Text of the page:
The North Carolina Judicial College was founded in 2005 to expand the education and training the School of Government has provided for judicial branch officials since the 1930s. Judicial College funding has enabled the School to provide more courses for a growing court system and to offer training in small group, interactive educational settings. Much of the work of the Judicial College is done in partnership with, and is supported by, the Administrative Office of the Courts. Our latest annual report, which we distributed in hard copy form last week, highlights our work over the last fiscal year. I thought you might be interested in reading about what we’ve been up to and seeing the new faces in our group. In this season of thanks, we are thankful for all of the professionals with whom we are trusted to work and who are dedicated to the administration of justice in North Carolina. Happy Thanksgiving to you all.
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In regular times, North Carolina’s state courthouses are high traffic venues, filled with employees, attorneys, media, law enforcement officers, and members of the public. Much of the work that transpires in these venues takes place through in-person interactions. Litigants file pleadings and other paperwork with the clerk’s office. Attorneys meet with clients, witnesses, law enforcement officers, and victims to explain proceedings, negotiate pleas, discuss schedules, and prepare for hearings and trials. Reporters often are on-hand to report on cases, activities, and trends of interest. Some law enforcement officers appear to testify; others are there to provide security. And then there is the public. Hundreds of defendants may appear on any given criminal district court docket. Many of them are accompanied by friends or family members. Some defendants seek to have an attorney appointed; others ask for a continuance. Some plead guilty in open court, and others submit a waiver of appearance, admission of guilt, and pay fines and costs to the clerk to resolve outstanding charges. Victims also appear to observe the disposition of a criminal cases in which they were harmed. Many of these people–defendants, friends, family, and victims alike–may spend hours sitting shoulder to shoulder in a crowded courtroom before completing their business before the court.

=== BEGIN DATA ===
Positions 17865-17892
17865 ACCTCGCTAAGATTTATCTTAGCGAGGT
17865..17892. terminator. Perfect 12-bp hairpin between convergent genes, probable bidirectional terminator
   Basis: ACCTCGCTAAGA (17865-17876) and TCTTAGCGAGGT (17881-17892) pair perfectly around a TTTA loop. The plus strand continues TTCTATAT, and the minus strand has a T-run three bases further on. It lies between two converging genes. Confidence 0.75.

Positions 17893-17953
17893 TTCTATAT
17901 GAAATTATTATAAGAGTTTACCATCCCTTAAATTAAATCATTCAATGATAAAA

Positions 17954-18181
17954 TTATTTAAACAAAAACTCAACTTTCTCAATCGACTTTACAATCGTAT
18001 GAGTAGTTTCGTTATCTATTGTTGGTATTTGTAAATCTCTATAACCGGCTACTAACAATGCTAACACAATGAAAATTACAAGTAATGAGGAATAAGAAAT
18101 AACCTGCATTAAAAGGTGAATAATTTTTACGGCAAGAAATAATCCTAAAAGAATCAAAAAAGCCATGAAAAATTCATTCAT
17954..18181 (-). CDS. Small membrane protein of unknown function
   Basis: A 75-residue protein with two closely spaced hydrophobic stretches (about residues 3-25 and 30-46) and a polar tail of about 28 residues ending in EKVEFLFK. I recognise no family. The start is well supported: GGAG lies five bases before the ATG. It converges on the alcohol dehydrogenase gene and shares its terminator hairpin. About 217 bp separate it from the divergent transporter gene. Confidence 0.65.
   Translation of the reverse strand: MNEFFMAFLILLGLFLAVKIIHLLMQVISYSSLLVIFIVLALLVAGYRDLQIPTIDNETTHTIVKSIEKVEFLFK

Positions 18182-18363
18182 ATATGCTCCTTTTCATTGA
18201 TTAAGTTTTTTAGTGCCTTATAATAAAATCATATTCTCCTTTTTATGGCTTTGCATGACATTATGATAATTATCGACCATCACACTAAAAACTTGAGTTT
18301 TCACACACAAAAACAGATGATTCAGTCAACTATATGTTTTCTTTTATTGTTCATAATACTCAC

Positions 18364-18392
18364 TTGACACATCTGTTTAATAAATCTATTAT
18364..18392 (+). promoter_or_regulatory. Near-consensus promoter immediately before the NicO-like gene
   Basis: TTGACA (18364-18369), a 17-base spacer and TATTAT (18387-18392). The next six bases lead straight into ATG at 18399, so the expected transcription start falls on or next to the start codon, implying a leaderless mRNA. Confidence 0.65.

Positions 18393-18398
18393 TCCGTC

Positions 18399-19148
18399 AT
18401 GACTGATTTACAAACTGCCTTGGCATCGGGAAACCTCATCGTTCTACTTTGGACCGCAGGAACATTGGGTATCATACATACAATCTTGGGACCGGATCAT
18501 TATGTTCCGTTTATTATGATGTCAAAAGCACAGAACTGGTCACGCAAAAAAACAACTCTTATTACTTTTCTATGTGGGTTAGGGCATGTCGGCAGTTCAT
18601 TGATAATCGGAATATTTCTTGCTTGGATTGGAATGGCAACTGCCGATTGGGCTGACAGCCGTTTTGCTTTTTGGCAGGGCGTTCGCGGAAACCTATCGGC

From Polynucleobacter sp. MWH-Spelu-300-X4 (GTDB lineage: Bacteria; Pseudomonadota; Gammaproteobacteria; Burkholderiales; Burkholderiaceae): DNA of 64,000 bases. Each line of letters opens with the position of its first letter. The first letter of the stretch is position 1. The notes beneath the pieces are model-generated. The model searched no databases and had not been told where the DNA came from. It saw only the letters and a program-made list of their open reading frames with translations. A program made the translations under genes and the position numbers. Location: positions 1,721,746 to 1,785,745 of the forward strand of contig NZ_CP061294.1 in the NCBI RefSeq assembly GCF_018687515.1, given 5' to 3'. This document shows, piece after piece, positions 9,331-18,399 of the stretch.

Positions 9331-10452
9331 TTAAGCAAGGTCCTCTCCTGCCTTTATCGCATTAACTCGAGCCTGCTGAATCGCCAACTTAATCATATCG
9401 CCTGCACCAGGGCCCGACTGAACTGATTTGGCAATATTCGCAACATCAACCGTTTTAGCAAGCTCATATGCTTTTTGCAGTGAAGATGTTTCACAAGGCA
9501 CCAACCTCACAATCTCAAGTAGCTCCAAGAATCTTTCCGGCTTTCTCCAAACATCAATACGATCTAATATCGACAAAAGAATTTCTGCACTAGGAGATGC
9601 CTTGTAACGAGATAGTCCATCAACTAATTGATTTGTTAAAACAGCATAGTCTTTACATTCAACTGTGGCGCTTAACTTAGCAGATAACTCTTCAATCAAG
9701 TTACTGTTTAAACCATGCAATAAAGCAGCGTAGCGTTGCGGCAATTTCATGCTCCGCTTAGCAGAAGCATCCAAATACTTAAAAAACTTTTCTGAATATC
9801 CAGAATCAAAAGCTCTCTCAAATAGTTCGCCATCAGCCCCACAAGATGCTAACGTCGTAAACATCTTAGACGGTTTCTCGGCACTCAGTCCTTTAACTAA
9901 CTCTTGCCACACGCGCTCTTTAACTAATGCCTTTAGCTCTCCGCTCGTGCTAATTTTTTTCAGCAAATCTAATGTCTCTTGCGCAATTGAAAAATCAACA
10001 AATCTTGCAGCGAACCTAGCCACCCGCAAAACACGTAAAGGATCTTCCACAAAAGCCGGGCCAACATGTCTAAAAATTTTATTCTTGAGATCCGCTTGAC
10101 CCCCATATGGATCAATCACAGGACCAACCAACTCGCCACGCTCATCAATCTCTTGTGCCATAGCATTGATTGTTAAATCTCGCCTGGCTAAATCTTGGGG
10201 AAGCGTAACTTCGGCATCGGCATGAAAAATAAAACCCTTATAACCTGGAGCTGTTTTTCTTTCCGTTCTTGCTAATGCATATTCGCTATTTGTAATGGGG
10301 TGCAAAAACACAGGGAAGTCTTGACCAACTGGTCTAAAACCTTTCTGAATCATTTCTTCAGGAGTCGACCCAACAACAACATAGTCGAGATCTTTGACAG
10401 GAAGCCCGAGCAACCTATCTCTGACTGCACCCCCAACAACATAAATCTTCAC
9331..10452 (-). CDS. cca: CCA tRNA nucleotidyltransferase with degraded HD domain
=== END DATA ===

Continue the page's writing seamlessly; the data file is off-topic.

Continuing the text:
The courthouse scene has been dramatically different and has involved significantly fewer in-person interactions in the weeks since Chief Justice Cheri Beasley entered her first COVID-19 emergency directive on March 13, 2020. While courts have remained opened, and judges have continued to hear emergency and time-sensitive matters, regular sessions of criminal court have largely ceased in most districts. Most criminal cases have been continued until June 1, 2020 or later pursuant to the Chief Justice’s directives. With June 1 just a few weeks away and with the Governor slowly easing COVID-19 restrictions, court officials are now considering how they can resume some of their previous in-court activities while ensuring the safety of everyone present in the courthouse—from employees to the public.